Bugatti-killer Hennessey building a 1400 horsepower, 466km/h monster

Hennessey’s cars are the Texan equivalent of Pagani, Bugatti and Koenigsegg wrapped in a carbon fibre hotdog, and as one can therefore imagine, the company is also three times as bonkers. Following up its record-breaking Venom GT is no menial feat, but Hennessey seems to have it all jotted down. The incoming “Venom F5” — named after a particularly destructive family of tornado — is touted to be the hottest car to lay rubber on civilian roads. How hot you ask? A sweltering 466km/h.

“Ridiculous” is a word that comes to mind. Just a few years ago, 400km/h was inconceivable but Bugatti broke the barrier with its 1000-horsepower, quad-turbocharged Veyron. It was a remarkable feat of engineering, using ten radiators to cool the copious cauldrons of oil and water swishing around. To better Bugatti’s Veyron is to push the limit of automotive engineering.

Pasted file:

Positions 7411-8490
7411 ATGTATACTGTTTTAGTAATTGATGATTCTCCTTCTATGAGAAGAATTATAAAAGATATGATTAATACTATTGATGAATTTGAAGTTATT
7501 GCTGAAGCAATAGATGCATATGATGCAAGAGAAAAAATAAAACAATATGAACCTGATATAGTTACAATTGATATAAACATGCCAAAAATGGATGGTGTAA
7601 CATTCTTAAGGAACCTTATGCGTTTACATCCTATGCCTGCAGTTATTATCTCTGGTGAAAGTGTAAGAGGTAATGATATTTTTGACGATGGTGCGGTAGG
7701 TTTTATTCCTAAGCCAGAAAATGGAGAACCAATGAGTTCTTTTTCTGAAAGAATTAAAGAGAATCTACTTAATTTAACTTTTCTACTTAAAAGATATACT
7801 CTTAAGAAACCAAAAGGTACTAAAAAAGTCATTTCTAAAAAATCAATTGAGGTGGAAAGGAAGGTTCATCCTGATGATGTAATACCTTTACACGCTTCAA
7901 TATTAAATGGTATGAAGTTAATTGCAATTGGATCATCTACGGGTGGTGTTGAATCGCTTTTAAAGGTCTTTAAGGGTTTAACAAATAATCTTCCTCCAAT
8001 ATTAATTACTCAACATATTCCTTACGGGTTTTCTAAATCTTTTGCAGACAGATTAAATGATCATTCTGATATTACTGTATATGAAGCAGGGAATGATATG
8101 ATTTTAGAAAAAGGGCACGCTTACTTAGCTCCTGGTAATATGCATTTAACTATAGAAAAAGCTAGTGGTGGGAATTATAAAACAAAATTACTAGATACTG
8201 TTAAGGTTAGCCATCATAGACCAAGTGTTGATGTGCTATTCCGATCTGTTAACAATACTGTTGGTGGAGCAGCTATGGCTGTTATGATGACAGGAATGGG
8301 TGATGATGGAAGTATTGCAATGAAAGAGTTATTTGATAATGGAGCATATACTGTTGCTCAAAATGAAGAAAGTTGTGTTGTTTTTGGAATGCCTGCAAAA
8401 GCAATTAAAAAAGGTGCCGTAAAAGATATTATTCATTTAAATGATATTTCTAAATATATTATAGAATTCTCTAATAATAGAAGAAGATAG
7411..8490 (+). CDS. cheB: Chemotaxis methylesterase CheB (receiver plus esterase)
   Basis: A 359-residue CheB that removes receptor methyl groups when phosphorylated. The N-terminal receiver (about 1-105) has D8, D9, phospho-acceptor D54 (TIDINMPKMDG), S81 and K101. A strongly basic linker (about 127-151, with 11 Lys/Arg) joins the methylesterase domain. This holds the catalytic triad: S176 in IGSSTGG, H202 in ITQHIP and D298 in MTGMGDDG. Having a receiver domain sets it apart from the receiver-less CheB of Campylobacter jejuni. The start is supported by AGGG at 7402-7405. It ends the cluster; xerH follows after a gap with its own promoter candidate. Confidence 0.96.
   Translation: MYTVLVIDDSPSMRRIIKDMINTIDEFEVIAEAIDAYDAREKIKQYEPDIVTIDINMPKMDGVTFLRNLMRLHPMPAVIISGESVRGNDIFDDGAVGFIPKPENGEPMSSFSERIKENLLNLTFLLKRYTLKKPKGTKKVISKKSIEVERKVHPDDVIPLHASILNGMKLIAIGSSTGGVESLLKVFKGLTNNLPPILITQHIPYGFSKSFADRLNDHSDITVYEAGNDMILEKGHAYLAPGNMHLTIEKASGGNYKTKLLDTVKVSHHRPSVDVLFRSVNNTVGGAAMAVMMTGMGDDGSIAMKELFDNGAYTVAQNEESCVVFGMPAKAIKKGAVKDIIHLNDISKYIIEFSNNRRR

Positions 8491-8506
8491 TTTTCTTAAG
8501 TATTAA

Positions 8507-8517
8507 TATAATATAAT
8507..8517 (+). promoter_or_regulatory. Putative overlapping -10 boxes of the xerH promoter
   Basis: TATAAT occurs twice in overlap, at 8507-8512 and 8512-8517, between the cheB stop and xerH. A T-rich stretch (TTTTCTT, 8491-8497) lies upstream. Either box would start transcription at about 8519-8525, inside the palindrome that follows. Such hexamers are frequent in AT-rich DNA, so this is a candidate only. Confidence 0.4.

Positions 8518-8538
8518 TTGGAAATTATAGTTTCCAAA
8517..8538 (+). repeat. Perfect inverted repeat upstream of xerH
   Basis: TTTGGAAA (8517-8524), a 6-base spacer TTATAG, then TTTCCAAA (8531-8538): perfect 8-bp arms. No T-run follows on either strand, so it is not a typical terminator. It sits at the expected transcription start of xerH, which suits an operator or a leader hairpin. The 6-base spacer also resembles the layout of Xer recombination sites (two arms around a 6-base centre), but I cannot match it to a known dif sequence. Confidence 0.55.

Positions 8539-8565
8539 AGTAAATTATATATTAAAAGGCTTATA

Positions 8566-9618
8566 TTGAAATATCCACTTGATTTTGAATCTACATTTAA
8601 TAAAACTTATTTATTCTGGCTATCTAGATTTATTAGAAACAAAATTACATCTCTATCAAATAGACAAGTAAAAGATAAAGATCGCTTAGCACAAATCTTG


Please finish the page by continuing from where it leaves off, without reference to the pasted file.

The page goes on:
But Hennessey thinks that’s a futile effort. The last-generation Venom GT completed the quarter mile in under 10 seconds out of the box, while it set official world records for it’s 0-300km/h time (13.63 seconds). The F5 is set to be even more powerful, faster and more extravagant than any road car ever made, breaking the 270mph (435km/h) marker the Venom GT achieved.

The proposed twin-turbo V8 engine will be pushed beyond the 1400-horsepower mark, the company claims. And while the entire chassis will tip the scales below 1300kg, we could be looking at a Formula 1-level of power/weight ratios.

Hennessey, however, first needs to build it. The company plans to unveil the car in 2015 with production scheduled to include at least 30 units sold beyond the US$1.2-million threshold. So until then, while you begin saving, have a look at some glamour shots below.

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Hennessey Venom F5 3

Hennessey is promising a twin-turbo V8 engine pushing out 1400-horsepower.

Hennessey Venom F5 2

The rear looks much like that of its older Venom GT brother.

Hennessey Venom F5 1

Carbon fibre and aluminium will be used extensively in the design.

Andy Walker
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